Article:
"When I home-brew a beer, I'm doing something that people in Mesopotamia did 4,000 years ago, for most of the same reasons," Robbins said. "It's sort of a way of reaching back into history and sipping from the deep wellspring of humankind."

For many home brewers he knows, Robbins said, brewing is related to a more general desire to cook and tinker with food. A vegetarian, Robbins said he has his own herb garden and likes to make dishes drawn from Thai, Indian, Mexican and Italian cuisines.

It wasn't much of a stretch when he made a beer for Christmas designed to emulate Indian chai milk tea. He started with a sweet stout recipe and added cardamom, cloves, ginger and cinnamon as spices. He also added lactose, which adds sweetness and body, and contributes to a more creamy texture, evoking chai's milky character.

"A lot of people ended up liking it," he said. But if it wasn't for the encouragement and knowledge of other home-brewing club members, he might not have had the nerve.

He joined the Niagara Association of Home Brewers "as soon as I started brewing," Robbins said. "When you have other people around who've been doing it for 10, 15, 20 years, you can learn a lot."

John DePaolo is a trial attorney and a 12-year home brewer who enters contests like Amber Waves of Grain partly to measure his work against others' efforts. "Strong, dark British beers, barleywines and Belgian beers, that's pretty much what I make," said DePaolo. "Those are the beers that cellar well, can last almost indefinitely, and this time of year, when it's cold out, help fortify the soul against the cold weather."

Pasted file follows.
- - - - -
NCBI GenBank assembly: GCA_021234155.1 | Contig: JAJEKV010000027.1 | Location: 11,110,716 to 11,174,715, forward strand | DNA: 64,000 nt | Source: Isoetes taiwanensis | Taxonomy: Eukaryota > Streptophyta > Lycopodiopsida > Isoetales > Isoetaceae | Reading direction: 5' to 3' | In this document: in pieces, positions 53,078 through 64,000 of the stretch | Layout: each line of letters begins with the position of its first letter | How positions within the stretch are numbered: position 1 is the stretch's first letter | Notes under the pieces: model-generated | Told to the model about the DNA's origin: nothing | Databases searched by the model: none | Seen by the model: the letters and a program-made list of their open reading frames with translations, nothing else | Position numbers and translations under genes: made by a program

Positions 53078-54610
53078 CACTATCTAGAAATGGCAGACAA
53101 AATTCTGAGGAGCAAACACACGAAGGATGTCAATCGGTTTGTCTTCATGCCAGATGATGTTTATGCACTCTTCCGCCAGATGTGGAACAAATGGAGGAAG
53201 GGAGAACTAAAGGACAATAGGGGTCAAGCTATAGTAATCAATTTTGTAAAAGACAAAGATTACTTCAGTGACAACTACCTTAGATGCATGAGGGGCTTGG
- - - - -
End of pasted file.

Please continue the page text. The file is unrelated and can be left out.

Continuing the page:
At work, DePaolo bills an average rate of $175 an hour. So why does he invest some of his precious free time making beer that he could easily buy?

His answer speaks to the pride of craftsmanship, the fact that he can make a special drink with his own hands. At an upcoming wedding, the guests will toast with his mead, a unique benediction that ties into mead's historic connection to weddings.

"Sure, I can go buy mead," he said. "I don't think it's as good as mine. Nonetheless, I was able to make this mead, and will be giving it to my future brother-in-law and sister-in-law for their wedding."

For many home-brew rookies, the best way to brewing happiness is finding a local home-brewing club. Kate Dee of Hamburg, president of the Sultans of Swig home-brewing club, started home brewing in 2007 after moving to Western New York from Portland, Ore.

"I went to my first meeting in February 2009, and instantly felt a kinship with fellow brewers, who welcomed me with open arms," she said via e-mail.

Dee knew that as a woman, she'd be in the minority. "I was nervous, but felt too passionately about the hobby to let that interfere with joining," she said. "I had recently befriended a club member who encouraged me, and told me that I wouldn't be the only female member, anyways."

Now the president, she credits the club with helping her fine-tune her Amber Waves entries, as well as placing in a nationwide women brewers' contest. "The feedback from club members, some of whom have been brewing for decades, has greatly improved the quality of my beer, she said.

If you're interested, she said, find a home-brew club. Take courage in the fact that the love of beer can overcome other differences.

"Some of these very technical brewers may be harder to get to know, but they are very supportive and have a wealth of knowledge," Dee said. "Once you speak their language -- the language of home brewing -- we never stop talking about beer."